Indiana Churches Seeking to Erect Cross Display on Public Property Get Appeals Court Hearing Date

A federal appeals court has scheduled arguments on an appeal from a group of churches hoping to erect a temporary cross display on public property in Indiana.

The Seventh Circuit Court of Appeals decided to hear arguments on an appeal regarding churches, including West Side Christian Church of  Evansville, which wanted to create a display with multiple crosses on property in Evansville.

Arguments will be heard on Tuesday, Feb. 18 before the Seventh Circuit in Chicago.

"Our desire is for the believing church to be able to express our faith in a public forum," said Roger Lehman, member of West Side Christian, to The Christian Post. "We praise God that the Circuit Court has elected to hear oral arguments in this matter! Some of us who are able, not just from West Side Christian, but from our partner churches, plan on attending the hearing to show our support."

Last June, the city government of Evansville gave permission to a group of ten churches to display about 30 artistically decorated crosses at the public riverfront area.

West Side Christian submitted the request, which allowed for the roughly six-foot tall crosses to go on display for two weeks at the riverfront in August as part of a charity fundraiser.  Not long after the permit was granted, the Indiana chapter of the American Civil Liberties Union filed suit, arguing that the proposed display was unconstitutional.

"While the church can certainly display emblems of its faith on its own property, the city of Evansville may not allow it to do so in the public right-of-way," stated Gavin M. Rose, ACLU of Indiana attorney.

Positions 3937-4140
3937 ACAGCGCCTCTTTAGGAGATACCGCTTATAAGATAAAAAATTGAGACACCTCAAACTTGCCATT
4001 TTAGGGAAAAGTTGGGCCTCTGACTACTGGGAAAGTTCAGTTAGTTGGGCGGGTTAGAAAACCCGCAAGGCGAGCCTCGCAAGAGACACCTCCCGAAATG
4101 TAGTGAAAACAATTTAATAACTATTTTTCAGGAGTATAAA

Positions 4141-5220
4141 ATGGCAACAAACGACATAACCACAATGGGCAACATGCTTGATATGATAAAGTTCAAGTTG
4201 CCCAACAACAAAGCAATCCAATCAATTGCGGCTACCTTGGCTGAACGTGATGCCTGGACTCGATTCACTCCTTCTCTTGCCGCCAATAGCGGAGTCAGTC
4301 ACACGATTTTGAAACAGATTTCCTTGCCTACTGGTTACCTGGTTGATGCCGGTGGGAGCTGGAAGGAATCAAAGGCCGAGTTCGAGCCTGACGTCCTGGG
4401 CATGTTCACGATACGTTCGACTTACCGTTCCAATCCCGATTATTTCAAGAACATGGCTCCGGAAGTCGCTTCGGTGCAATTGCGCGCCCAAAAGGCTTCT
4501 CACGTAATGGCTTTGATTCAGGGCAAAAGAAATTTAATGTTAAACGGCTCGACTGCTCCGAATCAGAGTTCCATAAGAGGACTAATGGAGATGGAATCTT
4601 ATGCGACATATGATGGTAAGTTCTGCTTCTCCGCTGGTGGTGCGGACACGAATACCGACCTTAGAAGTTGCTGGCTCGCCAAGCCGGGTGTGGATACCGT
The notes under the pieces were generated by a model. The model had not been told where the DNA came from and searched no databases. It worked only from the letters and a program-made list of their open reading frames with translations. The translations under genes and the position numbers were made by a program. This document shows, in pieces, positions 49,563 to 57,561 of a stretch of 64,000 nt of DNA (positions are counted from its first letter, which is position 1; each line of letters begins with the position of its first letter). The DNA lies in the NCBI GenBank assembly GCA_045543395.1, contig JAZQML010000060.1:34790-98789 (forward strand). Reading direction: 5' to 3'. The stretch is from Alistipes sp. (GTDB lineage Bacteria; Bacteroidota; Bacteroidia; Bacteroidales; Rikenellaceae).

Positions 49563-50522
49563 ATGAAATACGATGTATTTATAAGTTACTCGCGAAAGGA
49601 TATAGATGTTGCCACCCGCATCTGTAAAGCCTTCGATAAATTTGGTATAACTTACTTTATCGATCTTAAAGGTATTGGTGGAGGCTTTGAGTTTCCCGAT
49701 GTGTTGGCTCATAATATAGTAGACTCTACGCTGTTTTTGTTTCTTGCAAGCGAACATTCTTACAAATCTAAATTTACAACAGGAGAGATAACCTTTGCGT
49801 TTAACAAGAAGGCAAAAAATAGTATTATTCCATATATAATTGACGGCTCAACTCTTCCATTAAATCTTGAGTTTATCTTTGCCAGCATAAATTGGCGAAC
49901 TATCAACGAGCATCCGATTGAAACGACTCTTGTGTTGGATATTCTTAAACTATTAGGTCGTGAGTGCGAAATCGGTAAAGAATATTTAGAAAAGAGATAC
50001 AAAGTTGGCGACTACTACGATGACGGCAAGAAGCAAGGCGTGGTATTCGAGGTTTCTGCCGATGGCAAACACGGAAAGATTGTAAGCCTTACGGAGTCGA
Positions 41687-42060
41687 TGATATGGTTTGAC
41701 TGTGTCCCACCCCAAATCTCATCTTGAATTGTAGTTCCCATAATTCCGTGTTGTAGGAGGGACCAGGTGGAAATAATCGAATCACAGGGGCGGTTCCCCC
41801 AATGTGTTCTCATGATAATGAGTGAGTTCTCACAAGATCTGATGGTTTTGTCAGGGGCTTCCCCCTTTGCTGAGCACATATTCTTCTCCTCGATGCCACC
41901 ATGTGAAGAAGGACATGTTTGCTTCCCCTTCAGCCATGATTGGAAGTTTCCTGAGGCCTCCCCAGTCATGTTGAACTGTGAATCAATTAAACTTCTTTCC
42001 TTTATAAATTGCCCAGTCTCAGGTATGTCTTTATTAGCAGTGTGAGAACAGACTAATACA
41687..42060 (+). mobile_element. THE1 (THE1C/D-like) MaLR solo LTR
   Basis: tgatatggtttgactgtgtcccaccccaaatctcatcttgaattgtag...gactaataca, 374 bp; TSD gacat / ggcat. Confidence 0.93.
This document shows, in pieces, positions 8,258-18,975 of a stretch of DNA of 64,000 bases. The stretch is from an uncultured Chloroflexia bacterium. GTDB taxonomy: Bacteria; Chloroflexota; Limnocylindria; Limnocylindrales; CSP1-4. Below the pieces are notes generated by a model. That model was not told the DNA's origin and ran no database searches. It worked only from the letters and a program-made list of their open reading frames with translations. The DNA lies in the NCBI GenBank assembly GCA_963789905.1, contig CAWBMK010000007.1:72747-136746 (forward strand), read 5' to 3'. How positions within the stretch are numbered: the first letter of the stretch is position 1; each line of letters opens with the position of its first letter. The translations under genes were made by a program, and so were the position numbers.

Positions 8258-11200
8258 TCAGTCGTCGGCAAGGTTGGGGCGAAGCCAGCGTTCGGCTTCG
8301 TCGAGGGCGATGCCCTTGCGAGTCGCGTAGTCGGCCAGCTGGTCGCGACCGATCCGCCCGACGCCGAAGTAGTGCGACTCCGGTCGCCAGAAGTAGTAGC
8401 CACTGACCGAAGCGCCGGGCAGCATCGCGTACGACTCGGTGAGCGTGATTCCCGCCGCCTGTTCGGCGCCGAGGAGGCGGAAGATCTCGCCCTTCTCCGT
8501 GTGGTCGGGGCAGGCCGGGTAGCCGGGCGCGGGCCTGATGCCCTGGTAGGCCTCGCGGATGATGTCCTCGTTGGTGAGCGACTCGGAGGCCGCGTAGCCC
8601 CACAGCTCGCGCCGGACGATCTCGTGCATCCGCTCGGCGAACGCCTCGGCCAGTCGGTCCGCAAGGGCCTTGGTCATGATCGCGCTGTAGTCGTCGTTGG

To help with the legal dispute, last July the Alliance Defending Freedom filed a motion to intervene on behalf of West Side Christian and the other churches.

"Christians have the same First Amendment rights as anyone else in America and the government cannot treat people with non-religious viewpoints more favorably than people with religious viewpoints," said Bryan Beauman, an ADF allied attorney, in an earlier interview with The Christian Post.

In late July, US District Court Judge Sarah Evans Barker ruled against the display, reasoning that the proposed display would be an unlawful government endorsement of Christianity. That August, the ADF filed an appeal against the Barker decision.

"Government officials should not be allowed to unconstitutionally single out faith-based groups for censorship," said Beauman in a statement last August.

"A public display, approved in the same way as other types of displays, cannot be singled out for censorship simply because it is in the shape of a cross."

Kelly Sharp, spokeswoman for the ACLU of Indiana, told The Christian Post that "there can be no doubt" the proposed crosses display "violates the First Amendment to the U.S. Constitution."

"This appeal should be dismissed, or the district court's judgment should be affirmed on the merits," said Sharp.